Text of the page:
3 — Designing The Movement

In the 1970s, the Puerto Rican presence in New York City experienced an apex, leading to the consolidation of community enclaves like East Harlem and the Lower East Side. This demographic shift had a major impact, permanently transforming the cityscape in different ways – from the creation of street murals to written and spoken language to new colors, sounds, and tastes. This section of the exhibition documents this process through graphic commissions designed and printed by Taller Boricua for Puerto Rican cultural and political activities such as conferences, festivals, and demonstrations. In this group, we also see posters created for theater groups, such as Teatro de Orilla and Teatro Jurutungo. The play ¿Este tren para en Delancey? [Does this train stop in Delancey?], for instance, consisted of a series of short scenes about the life of Puerto Ricans in New York, whose title refers to the subway station on the Lower East Side. Another large grouping of works retraces Taller Boricua’s moves between various locations in East Harlem, as well as their exhibitions and educational activities. The Portafolio de gráficas: primero [First Graphic Portfolio] was an important project created by Marcos Dimas, Gilberto Hernández, Fernando Salicrup, and Jorge Soto Sánchez, offering poetic visions of history, community, and the city. Also on view are several works by Manny Vega, an artist-in-residence during Taller’s days in the Heckscher Building.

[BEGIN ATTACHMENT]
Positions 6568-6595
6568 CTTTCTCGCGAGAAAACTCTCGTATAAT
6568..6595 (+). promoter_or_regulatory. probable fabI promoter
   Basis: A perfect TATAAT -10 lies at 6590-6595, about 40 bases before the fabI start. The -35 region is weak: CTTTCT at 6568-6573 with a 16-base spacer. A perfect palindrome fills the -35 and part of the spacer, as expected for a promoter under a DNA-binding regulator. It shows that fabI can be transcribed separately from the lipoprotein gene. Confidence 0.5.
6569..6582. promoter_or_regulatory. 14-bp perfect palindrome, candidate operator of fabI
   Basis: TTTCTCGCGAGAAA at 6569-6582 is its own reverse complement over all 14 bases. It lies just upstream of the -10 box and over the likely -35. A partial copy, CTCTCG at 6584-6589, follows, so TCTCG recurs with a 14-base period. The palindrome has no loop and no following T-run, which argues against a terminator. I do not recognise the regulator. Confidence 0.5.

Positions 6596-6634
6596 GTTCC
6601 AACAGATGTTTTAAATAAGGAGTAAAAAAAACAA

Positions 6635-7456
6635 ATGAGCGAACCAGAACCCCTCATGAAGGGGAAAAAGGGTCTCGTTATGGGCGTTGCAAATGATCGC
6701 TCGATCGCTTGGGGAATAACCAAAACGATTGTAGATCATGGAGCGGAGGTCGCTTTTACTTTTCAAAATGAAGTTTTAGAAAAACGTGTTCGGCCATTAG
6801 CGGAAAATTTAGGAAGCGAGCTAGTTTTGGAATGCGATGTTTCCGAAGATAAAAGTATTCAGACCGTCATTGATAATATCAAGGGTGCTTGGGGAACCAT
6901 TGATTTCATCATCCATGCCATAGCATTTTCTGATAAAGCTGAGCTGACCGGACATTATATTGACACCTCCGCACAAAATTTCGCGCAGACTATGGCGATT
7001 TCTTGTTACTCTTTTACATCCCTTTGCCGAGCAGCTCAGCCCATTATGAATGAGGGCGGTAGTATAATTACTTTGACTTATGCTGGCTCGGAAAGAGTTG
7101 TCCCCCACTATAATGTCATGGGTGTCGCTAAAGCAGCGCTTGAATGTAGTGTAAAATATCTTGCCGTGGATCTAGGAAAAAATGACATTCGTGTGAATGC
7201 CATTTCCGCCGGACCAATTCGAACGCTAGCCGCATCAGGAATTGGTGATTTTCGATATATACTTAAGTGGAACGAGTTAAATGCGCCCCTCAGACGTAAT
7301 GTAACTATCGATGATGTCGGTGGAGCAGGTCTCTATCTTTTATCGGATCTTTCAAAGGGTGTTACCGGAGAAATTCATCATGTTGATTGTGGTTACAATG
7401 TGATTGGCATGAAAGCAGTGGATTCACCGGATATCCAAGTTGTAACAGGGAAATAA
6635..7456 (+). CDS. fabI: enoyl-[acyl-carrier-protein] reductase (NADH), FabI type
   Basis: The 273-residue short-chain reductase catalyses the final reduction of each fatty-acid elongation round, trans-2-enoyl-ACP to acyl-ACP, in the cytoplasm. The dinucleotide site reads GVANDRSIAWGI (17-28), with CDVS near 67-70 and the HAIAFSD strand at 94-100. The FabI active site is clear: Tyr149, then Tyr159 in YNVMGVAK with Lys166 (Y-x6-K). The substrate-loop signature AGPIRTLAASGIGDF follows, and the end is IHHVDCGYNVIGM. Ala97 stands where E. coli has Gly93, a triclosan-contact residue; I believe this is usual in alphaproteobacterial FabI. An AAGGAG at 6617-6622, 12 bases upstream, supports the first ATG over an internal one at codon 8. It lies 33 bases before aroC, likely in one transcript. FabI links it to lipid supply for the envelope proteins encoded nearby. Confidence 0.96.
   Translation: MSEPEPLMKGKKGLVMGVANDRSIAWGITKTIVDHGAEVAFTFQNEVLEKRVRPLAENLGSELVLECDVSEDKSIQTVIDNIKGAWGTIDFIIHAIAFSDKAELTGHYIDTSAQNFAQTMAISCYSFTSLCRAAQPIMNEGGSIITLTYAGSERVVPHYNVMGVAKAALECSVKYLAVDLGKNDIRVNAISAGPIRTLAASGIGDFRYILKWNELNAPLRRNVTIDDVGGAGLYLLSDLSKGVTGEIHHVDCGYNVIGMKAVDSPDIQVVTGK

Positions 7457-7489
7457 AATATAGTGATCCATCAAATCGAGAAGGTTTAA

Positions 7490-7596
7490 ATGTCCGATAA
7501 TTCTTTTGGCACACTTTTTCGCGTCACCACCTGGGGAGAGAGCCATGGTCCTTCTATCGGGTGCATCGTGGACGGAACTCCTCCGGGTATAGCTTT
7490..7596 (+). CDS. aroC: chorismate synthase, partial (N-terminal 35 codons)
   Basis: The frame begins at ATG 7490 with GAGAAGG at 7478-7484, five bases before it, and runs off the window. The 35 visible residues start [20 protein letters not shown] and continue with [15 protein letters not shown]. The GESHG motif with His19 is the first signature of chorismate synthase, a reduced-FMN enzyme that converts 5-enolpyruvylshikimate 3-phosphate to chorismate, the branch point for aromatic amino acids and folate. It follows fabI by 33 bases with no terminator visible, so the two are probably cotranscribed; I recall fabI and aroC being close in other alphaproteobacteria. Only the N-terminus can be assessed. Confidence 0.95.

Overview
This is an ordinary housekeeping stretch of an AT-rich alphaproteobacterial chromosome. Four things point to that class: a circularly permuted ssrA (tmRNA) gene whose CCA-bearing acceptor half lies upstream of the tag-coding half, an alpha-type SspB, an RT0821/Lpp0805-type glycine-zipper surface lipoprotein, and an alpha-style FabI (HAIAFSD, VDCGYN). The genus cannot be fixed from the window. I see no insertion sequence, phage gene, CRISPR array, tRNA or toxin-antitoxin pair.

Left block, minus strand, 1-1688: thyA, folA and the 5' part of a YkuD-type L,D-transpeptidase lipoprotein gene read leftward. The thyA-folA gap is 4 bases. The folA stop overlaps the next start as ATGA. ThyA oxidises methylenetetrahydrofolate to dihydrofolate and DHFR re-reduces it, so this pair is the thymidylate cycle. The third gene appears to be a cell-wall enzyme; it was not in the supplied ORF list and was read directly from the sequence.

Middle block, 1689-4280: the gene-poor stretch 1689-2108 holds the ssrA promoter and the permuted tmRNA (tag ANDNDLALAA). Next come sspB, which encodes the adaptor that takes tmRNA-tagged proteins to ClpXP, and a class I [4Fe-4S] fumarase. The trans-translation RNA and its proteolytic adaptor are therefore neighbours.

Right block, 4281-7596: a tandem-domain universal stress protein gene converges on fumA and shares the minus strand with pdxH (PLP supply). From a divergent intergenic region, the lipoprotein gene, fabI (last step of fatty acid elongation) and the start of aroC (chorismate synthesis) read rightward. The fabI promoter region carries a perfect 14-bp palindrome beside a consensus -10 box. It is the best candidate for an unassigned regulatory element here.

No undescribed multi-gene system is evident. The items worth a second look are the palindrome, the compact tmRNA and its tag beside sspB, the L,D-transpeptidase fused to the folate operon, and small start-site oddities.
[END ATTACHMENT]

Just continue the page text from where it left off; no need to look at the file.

Taller Boricua’s artists exhibit their work in Central Park, c. 1975

Photographer unknown. El Museo del Barrio Archive, New York


Over the course of its five decades of existence, Taller Boricua acknowledged milestones through special portfolio projects and celebratory events. In 1979, to mark its tenth anniversary, the group issued its first limited edition portfolio with prints by Marcos Dimas, Gilberto Hernández, Fernando Salicrup, and Jorge Soto Sánchez. Here presented as a complete set, each artist’s individual esthetic style is evident, from Hernandez’s groovy imagery to Soto Sánchez’s unique, quasi-surrealist style. Shown at the other side of the wall, Manny Vega’s works were developed during the younger artist’s residence at Taller Boricua. These posters were created to announce special events held at both Taller and El Museo del Barrio.  Distributed across El Barrio, they include posters for the Three King’s Day Parade as well as the beloved rooftop dances that took place at the Heckscher Building, once home to both organizations, and where El Museo continues to be located today. Vega’s trajectory is highly identified with East Harlem, where he first worked as an apprentice on Hank Prussing’s mural on East 104th Street and Lexington Avenue, before creating his own mosaic murals in several locations in the neighborhood, including the 110th Street subway station.


TALLER BORICUA — a political printshop in New york

Please use in landscape mode